One time I recorded an album…and no one bought it.
OK, I supposed if you count my mom, my dad, my cousins, and a few of my subordinates at work who felt obliged to buy it…then I guess 10 people bought it.
I couldn’t figure out what all the successful Indie artists I saw around me selling multiple albums, over-funding their crowdfunding campaigns and selling out big venues were doing that I wasn’t.
I knew I had talent. I knew I had a great product. But what was missing?
Listen to the next lesson in this series: How To Become a Successful Artist by Avoiding These 5 Crippling Mistakes
How To Sell Songs & Albums By Learning By Example
I started to study the successful Indie artists I looked up to to see what they had that I didn’t and I started to see an obvious pattern. I finally discovered the missing piece of the puzzle that no one had taught me in business school, none of my band members were focusing on, and none of my musician friends were talking about…yet it was the most vital step to making sure the next project I did – CD I put out, crowdfunding campaign I launched, venue I needed to fill – would be a success. So what was it?
They had built a large fan base of loyal fans who were eager to buy from them, attend their shows and support all of their projects that they could access immediately, at the push of a few buttons through their email list.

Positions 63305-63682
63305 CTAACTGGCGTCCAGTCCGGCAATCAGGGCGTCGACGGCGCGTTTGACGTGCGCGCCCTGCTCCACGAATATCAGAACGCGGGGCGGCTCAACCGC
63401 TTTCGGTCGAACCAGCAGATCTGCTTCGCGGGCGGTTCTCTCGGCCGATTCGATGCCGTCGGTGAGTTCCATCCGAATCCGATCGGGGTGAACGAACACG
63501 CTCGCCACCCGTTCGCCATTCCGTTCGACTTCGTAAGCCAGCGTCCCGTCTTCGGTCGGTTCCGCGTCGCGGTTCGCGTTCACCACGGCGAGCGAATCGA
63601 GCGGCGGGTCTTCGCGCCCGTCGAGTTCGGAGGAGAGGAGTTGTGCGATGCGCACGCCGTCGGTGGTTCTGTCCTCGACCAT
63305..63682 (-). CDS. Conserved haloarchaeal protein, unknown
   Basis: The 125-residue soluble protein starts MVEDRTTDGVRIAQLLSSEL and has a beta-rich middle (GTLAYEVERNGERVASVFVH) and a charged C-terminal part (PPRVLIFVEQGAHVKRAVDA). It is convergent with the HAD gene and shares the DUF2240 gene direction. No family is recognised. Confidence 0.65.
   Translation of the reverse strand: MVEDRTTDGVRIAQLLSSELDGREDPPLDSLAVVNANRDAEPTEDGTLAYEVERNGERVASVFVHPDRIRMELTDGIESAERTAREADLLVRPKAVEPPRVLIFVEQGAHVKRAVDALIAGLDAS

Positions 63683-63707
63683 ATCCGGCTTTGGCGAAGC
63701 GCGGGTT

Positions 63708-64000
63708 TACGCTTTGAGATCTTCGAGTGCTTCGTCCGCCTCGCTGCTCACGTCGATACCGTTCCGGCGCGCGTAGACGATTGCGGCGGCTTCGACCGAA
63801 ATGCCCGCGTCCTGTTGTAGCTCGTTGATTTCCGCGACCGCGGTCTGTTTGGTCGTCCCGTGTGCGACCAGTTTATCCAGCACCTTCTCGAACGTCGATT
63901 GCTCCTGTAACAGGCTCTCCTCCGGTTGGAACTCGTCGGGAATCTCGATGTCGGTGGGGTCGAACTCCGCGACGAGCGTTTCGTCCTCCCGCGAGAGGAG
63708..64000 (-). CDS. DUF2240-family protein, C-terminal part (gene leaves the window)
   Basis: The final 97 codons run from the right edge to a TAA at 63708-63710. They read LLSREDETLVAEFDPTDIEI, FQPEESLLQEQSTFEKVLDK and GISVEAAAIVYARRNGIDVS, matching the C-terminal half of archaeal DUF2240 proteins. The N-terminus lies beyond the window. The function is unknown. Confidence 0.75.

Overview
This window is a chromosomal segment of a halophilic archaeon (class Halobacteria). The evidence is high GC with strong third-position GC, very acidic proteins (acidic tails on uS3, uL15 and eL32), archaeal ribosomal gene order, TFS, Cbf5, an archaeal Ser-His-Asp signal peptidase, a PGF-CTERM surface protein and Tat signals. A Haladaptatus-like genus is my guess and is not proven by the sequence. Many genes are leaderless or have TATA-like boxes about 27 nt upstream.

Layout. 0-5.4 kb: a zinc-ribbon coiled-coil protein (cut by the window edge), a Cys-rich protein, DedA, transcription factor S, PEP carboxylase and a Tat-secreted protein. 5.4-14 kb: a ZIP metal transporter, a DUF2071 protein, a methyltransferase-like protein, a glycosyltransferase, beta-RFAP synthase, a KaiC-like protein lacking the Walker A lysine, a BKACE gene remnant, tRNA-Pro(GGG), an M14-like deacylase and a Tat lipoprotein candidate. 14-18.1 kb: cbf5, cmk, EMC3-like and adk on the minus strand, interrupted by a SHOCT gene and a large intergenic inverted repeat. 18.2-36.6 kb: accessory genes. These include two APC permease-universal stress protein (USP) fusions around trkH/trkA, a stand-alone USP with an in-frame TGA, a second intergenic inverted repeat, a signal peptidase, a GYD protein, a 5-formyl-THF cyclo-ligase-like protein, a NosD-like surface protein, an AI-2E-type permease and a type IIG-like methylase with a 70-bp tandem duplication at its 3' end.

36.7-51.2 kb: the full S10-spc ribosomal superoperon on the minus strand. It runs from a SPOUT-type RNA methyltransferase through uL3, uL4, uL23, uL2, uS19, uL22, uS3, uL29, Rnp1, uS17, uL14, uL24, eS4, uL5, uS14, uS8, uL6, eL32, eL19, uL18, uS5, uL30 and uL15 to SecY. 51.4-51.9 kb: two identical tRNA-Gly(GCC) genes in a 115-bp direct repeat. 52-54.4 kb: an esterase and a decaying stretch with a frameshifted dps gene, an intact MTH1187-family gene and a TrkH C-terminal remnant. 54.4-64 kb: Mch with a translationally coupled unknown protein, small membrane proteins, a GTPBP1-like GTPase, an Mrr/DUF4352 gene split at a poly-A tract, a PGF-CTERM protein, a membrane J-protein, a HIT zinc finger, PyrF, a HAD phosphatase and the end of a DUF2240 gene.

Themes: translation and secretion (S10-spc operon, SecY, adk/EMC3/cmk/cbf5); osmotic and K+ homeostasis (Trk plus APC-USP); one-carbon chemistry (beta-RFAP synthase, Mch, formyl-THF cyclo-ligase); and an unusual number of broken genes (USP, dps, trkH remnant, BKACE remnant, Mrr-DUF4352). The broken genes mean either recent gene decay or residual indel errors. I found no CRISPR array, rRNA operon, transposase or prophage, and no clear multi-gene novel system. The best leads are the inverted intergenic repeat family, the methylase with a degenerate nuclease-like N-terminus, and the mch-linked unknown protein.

I became obsessed with cracking the code on how to build my email list.
Over the next 3 lessons I’m going to teach you what I learned. I’m going to give you a process and a framework that you can use to turn the cycle of failure and obscurity around.
Before you have the urge to record a new CD because you think a new album will be the breakthrough you are looking for…Instead of booking the recording studio and starting to pick out your cover art, I want you to STOP and go through this framework first.
How To Sell Songs & Albums By Building An Email List
I want you to picture your email list as a group of people who are eager to buy from you.
You know how when Taylor Swift announces a new concert tour – tickets sell out within the first few hours. Why does that happen and you can’t sell more than 10 CDs? It’s because Taylor Swift has build a fanbase that is eager to support her with whatever project she does.